This demonstrates that if an adversary knows E(0000), E(1000), E(0100), E(0010), E(0001), he can encrypt any message. In general, for a linear cipher with block size n, if an adversary knows n + 1 pairs of plaintext/ ciphertext, he can encrypt/decrypt any messages without even knowing the key

Part 4. MDES

Consider a block cipher MDES (“mini” DES) which works exactly the same as LDES (Part 3), except that the operation from (I1,I2,I3) to (J1,J2) is based on the following S-box

1. Implement the encryption / decryption algorithms of MDES using C++, Java, or Python.

2. Using MDES, for each key = 00, 01, 10, 11, calculate E(0000), E(1000), E(0100), E(0010), E(0001), E(1100), E(1010), E(1001), E(0110), E(0101), E(0011), E(0111), E(1011), E(1101), E(1110), E(1111).

Verify that the equations that you observe in question 3 now is no longer valid.

1. Implement MDES in two modes: ECB and CBC using C++, Java, or Python. Both modes ECB and CBC do not need message padding. Your program should accept a key as 2-bit binary string, a message as hex string and outputs a ciphertext as a hex string on the console. For example:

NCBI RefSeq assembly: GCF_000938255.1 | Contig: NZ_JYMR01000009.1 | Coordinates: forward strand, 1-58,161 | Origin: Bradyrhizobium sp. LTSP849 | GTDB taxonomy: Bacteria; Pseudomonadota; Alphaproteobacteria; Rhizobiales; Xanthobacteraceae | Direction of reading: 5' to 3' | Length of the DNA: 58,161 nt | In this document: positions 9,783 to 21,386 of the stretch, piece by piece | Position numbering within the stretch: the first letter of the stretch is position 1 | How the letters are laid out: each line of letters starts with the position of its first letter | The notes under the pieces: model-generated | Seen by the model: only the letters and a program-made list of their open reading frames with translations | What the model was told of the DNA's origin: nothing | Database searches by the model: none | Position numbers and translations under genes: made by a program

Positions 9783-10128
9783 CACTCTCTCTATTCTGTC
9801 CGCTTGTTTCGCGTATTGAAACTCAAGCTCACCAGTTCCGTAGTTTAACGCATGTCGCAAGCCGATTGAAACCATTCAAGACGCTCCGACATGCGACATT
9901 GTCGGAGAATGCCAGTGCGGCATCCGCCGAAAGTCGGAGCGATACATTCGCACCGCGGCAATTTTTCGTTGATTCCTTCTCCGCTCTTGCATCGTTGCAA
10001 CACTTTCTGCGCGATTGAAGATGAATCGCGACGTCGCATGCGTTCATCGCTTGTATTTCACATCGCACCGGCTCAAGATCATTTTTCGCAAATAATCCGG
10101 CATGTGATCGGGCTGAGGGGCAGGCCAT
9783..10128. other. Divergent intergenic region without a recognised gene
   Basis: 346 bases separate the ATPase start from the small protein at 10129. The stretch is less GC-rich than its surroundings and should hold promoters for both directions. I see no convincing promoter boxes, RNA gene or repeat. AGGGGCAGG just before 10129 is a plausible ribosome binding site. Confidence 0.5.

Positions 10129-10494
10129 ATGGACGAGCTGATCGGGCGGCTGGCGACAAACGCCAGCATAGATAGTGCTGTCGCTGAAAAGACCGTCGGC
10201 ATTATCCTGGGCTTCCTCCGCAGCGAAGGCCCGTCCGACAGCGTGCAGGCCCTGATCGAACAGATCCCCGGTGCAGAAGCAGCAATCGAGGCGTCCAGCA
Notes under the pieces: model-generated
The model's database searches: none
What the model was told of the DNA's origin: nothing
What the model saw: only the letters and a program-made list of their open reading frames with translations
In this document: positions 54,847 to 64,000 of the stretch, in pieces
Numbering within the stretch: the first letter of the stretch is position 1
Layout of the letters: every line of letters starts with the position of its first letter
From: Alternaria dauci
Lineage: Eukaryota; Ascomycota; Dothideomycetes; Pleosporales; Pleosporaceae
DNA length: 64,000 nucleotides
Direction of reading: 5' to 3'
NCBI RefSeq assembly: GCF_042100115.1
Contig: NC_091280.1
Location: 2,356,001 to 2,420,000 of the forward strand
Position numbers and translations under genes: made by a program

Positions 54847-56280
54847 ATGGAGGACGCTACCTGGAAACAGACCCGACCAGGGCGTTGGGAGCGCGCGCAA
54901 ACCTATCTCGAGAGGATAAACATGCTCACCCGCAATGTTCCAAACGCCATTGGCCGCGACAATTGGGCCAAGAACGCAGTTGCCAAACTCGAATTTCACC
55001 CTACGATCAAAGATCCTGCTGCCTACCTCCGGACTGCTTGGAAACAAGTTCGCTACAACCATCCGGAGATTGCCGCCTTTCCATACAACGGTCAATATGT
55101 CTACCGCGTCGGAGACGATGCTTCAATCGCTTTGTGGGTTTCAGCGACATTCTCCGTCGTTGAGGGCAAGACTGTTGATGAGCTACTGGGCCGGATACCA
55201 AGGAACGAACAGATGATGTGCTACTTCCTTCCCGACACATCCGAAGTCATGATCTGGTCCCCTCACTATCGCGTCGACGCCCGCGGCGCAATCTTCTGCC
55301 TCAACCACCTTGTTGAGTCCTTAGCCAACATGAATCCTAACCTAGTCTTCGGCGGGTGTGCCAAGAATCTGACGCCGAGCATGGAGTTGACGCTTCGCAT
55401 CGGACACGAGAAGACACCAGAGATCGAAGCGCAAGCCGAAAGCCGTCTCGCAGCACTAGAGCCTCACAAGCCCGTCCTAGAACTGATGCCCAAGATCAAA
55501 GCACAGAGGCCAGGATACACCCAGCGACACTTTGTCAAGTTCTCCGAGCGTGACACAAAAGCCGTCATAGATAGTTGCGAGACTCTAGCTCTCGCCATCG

YourProgram -key 10 -mode ECB -encrypt f4a5a32
YourProgram -key 01 -mode ECB -decrypt b6f7a11
YourProgram -key 11 -mode CBC -iv a -encrypt 2a45def
YourProgram -key 00 -mode CBC -iv 4 -decrypt b412ab2

Part 5. 4-bits OFB

This part comprises three sections.

Section 1. This task is to implement a 4-bit OFB TEA algorithm using C++, Java, or Python. See the code for TEA in the lecture notes.

Section 2. Encrypt your student number using 4-bit OFB TEA algorithm as devised above.

Section 3. Add all the digits of your student number mod 8. Let the result be c. If c equals 4, then set c as 6. Implement c-bit OFB TEA algorithm, and encrypt your student number using this algorithm.

Compare the time needed to encrypt using 4-bit OFB TEA algorithm and c-bit OFB TEA algorithm, and write your result in the PDF file. Explain what has happened.

Part 6. Synchronous Stream Cipher

The following stream cipher operates on character A-Z one at a time. A character A-Z is mapped to Z26 = {0,1,2,…,25} in the usual way. For a key k ∈ Z26, a key stream k1k2k3 … is generated by the following rule:
.
For a message m = m1m2 …mt, where mi ∈ Z26, the ciphertext c = c1c2 …ct is calculated as follows ci = mi + ki (mod 26)

a. Describe the decryption algorithm.
b. Implement the above algorithm, for both encryption and decryption, using C++, Java, or Python.
c. Encrypt the message WOLLONGONG with key = 5.
d. Decrypt the ciphertext CNLBX with key = 5.